I love this series! The narration is absolutely perfect. It is exactly what you would expect Flavia to sound like and the amount of emotion put into the reading is great. It really does justice to a well written and interesting story. All the supporting characters are equally interesting and well developed. I really enjoyed this book, as much as the first. The great thing is I recommended this to my 10 year old and she is loving it too (she is a voracious reader especially of classics like Little Women, Anne of Green Gables so these books suit her). This feels like one of the few series that successfully can cross from adult to kid (much like Harry Potter did). Highly recommended.
Alan Brady's Flavia de Luce mysteries provide a delightful distraction from the mundane. Flavia is 11 years old, and lives in a crumbling country house near a quintessential English village. She is willful, resourceful, neglected by her father and ignored by her two older sisters. That neglect provides her plenty of time to investigate the characters of her village and the surprisingly frequent murders in this small population. Jane Entwhistle is the perfect reader to perform this book! She does Flavia's youthful voice and the voices of the many elder ladies with aplomb, and the male voices are rendered well. Flavia has an unusual fascination with chemistry, and in particular, in the chemistry of poison. Her alarming attempts to poison her elder sister provide a counterpoint to her efforts to puzzle out why—in this instance—a traveling puppeteer dies in the middle of a performance of Jack and the Beanstalk in the parish hall of the local church.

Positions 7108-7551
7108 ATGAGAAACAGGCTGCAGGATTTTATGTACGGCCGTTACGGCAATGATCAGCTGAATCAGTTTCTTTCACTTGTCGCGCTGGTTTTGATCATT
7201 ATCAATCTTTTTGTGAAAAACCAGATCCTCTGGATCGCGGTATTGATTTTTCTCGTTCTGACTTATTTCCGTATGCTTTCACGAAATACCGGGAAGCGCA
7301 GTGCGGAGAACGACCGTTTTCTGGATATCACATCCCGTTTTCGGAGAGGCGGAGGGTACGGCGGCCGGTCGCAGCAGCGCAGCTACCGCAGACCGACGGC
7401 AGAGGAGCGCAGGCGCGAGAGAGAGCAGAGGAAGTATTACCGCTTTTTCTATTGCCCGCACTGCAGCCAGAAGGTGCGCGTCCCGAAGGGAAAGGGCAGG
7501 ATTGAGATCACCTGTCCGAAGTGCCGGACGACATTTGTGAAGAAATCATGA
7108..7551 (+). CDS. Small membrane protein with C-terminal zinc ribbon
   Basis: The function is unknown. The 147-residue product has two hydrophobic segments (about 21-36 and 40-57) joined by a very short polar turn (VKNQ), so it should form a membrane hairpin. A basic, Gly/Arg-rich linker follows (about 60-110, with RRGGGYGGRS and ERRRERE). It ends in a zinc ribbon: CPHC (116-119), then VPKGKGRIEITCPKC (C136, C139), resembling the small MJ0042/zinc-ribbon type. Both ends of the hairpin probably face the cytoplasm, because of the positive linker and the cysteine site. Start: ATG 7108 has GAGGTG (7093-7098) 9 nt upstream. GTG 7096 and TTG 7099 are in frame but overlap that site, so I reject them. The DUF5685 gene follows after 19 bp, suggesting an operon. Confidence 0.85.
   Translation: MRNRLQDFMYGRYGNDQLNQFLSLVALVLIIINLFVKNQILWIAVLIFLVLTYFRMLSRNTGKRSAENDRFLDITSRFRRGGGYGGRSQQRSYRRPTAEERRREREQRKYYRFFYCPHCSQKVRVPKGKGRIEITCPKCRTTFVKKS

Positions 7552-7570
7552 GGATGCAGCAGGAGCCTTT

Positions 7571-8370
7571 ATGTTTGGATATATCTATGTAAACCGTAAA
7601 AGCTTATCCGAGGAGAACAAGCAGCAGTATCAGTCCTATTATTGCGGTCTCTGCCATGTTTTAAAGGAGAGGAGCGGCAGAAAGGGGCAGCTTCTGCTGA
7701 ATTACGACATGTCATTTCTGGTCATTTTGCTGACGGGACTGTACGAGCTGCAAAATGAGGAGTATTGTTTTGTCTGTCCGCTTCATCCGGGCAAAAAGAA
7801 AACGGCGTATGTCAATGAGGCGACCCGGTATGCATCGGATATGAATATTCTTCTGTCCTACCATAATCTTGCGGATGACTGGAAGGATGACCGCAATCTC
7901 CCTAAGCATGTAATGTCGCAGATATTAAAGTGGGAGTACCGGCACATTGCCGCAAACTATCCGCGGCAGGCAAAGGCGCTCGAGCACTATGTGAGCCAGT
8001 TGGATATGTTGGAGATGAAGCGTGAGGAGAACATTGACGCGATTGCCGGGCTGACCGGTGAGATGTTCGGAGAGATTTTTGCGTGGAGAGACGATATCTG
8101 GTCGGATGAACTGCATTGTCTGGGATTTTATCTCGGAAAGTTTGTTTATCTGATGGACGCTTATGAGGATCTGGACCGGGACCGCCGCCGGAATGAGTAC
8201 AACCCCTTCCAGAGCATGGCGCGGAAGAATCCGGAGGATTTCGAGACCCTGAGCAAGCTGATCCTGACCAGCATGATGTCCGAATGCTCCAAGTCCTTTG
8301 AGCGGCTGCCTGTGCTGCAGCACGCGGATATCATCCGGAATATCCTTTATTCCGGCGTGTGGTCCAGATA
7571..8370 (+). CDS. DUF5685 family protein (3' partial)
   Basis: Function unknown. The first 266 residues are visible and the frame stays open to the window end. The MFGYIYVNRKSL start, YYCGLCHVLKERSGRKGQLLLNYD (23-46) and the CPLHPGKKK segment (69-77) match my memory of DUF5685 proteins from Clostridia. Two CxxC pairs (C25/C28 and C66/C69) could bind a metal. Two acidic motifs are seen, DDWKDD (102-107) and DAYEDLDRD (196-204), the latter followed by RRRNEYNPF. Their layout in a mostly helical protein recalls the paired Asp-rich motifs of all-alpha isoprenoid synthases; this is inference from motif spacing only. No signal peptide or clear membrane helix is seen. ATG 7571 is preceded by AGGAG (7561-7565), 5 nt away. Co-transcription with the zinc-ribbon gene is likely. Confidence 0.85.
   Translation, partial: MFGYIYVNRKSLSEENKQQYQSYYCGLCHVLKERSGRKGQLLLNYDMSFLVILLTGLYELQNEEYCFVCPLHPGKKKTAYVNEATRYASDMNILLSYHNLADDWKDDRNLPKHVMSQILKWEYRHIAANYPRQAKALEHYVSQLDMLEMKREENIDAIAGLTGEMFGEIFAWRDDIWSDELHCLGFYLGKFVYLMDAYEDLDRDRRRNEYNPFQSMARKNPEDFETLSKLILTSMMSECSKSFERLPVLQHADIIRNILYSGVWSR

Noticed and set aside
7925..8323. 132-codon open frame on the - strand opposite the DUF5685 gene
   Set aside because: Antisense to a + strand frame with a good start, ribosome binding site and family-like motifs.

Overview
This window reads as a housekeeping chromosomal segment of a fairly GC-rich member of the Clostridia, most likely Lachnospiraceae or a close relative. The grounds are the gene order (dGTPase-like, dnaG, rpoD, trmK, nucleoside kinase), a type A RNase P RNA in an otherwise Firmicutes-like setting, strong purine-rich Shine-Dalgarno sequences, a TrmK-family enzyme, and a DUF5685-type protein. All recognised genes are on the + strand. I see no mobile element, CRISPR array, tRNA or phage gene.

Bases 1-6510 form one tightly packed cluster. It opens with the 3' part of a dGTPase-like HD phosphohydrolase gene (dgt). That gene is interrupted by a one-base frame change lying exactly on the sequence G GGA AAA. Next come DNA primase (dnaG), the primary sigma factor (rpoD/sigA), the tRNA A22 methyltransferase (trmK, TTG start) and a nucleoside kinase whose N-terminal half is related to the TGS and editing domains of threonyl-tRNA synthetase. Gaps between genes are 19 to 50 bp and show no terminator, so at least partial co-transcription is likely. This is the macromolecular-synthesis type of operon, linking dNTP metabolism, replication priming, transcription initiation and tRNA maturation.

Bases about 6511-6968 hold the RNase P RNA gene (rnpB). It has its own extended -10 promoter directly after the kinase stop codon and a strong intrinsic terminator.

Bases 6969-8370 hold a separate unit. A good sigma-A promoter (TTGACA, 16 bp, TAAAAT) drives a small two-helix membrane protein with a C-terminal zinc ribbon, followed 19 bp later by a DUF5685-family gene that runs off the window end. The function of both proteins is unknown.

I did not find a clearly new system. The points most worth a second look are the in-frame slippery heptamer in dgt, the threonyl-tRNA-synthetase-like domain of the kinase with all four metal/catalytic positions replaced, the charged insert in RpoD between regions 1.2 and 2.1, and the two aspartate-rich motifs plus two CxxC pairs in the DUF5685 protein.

Mysteries, classics, non-fiction, time travel, Bounty hunters, grim reapers... anything but vampires, please!
Witty, Winsome and Warm.
The story was solid, and the character is just enchanting. You get enough hints to guess your way ahead a little, but not enough to give the plot away.
Unlike other reviewers who hated the narration, I think it is one of my favorite components of this series. You can hear the smile in her voice, and get drawn into her self-delight as she figures things out. I find myself smiling along with Flavia and Jane, and people around me ask me what I am chuckling at.
I've smiled all the way through the first two books.
I've bought the whole series now, - -saving the last two for vacation - and am putting them on my ever evolving "recommending to friends" list. They are just delightful and smart!
Flavia learns all!
Flavia, of course. She of the indefatigable curiousity and spirit with a touch of pain supplied by her sisters.
Flavia (again). Her "voice" reflects her perfectly.
Do you need help?
Alan continues to craft wonderfully interesting characters in a beautiful landscape. I love the little details of the British countryside and people from this time period of history. The narrator takes them to the next level bringing them to life. I don't really know what else to say other that this is the best of what an audiobook can be.
You don't need to have read the first one to enjoy this book, but if you have this is more of the same.
Take the mind of Miss Marple (Agatha Christie), add in a pinch of Sherlock Holmes' penchant for the laboratory, and put it all into the body of an almost-eleven-yr-old, precocious & independent spirit of an English girl, and you've got Flavia de Luce! What a trip! Then, have it all narrated by the incredibly talented voicing of Jayne Entwistle, and you have the makings of a truly enjoyable read/listen!